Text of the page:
Kendra (of TBK and SEX+STL fame) gives lists of practices that she considers to be vanilla, drawing lines in the sand, while admitting that these lines move over time. She gives the example of oral sex, which used to be kinky, but is de rigeur now. She also, like myself and others, notes that “Oddly, I’m finding it easier to say what is NOT vanilla than what IS vanilla. The line dividing the two is increasingly blurry, and every concept deserves qualification.” Anal sex is listed as kinky for straight couples, but I think it already is and I’d be willing to bet you a pint of Ben & Jerry’s that that MFF threesome will be vanilla in 5 years. My litmus test for what’s vanilla? If it’s in Cosmo, it’s vanilla. Period.


Perhaps I should be more thoughtful about this. For me, kinky sex is sex with an agenda.  Not necessarily one that’s slavishly followed, but where you start out with an idea in mind, something that you want to accomplish, maybe boundaries that you want to explore, maybe expand. Midori expresses this beautifully when she writes “Kink is about . . . vulnerability manifested with intention.” 

 Kink strikes me as starting in the head, and gets articulated verbally in the negotiation process, and then is enacted in the body (and sometimes through words too).  It seems that vanilla sex generally sparks in the mind but finds its way to the body pretty quickly and stays there.  Ok – sometimes there’s some negotiation – in my experience certainly more than Mistress Matisse claims when she claims that ” . . . nonkinky people don’t talk about fucking. Not before they fuck, and definitely not while they’re fucking.” Still, I’d have to agree, beyond pre-sex questions like “What are you into?” “Where do you like to be touched?” “Do you have any no-fly zones?”, a couple harders/softers/fasters/slowers in medias res and a walking-on -eggshells post-game review, not much gets said.  And these vanilla sex discussions are generally more about sharing information, than negotiating what will happen.  

Not being explicit and unconciously resting on (assumedly) shared assumptions is often a recipe for trouble, especially in relationships.  BUT, I find that cultivating the ability to maneuver between silence and full-on negotiation can also allow one to become more sensitive to other ways in which people communicate — body language, non-verbals sounds — which can in turn open the door to exploring sensations that neither partner had even considered beforehand. Some sex writers dismiss vanilla sex by defining it as ‘sex that lacks advanced technique’ or characterizing it’s practitioners as settling for “the usual routines and positions without adding much more than candles and lingerie to the picture.”  Even vanilla-sex friend  writing on Geeky Sex may belie some of the potential that good vanilla sex has for creativity, spontanaeity and dynamism when he writes “Vanilla is ONE of the 31 flavors, which makes “kinky” everything else in the metaphorical Baskin Robbins, including the frozen yogurt and the ice cream cakes [and don’t forget the clown-face ice cream cones].” In this response to Mistress Matisse he gets at this really well “Being in tune with your partner’s reactions is the source of a lot of the intimacy in vanilla sex. With no dominant-submissive power dynamic, the subtlety of nonverbal communication — when it’s working well — is a fabulous way to feel like the evening’s activities are taking shape organically and in a way that is controlled equally by both partners.”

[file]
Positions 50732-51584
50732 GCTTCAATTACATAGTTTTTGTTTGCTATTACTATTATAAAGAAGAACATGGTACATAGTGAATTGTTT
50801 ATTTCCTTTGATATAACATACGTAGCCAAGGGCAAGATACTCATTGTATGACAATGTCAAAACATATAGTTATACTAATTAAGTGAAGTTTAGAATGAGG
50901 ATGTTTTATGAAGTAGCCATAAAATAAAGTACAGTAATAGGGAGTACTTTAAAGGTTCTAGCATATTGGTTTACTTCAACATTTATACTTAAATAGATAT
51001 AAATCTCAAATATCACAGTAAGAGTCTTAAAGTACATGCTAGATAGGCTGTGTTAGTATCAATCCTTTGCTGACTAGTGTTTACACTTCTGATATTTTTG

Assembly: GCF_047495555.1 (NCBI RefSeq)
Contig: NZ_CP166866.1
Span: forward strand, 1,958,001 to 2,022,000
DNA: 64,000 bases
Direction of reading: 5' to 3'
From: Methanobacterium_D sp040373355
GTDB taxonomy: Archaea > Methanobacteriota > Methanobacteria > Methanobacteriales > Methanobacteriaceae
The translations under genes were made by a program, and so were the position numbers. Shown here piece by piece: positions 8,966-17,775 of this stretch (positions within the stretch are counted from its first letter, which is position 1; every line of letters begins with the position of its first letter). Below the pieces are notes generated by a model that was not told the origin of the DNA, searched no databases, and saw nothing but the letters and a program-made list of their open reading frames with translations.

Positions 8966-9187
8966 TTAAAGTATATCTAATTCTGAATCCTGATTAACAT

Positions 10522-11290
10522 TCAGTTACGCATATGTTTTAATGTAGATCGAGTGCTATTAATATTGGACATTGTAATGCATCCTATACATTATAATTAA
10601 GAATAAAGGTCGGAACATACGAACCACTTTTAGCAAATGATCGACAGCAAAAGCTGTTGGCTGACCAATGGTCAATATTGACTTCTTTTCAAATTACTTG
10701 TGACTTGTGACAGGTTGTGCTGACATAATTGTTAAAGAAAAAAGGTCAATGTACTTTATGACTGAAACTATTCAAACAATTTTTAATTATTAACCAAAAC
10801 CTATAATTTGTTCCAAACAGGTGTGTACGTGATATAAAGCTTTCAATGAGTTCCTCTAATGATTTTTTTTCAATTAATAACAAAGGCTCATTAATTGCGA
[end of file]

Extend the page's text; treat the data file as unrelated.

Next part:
Does vanilla sex have a place in your life?  Do you think of it in  that way?  What would it look like to be actively mindful of vanilla sex not as the ‘default’, but as one kind of sex among many others, with it’s own riches to offer and skill set to learn?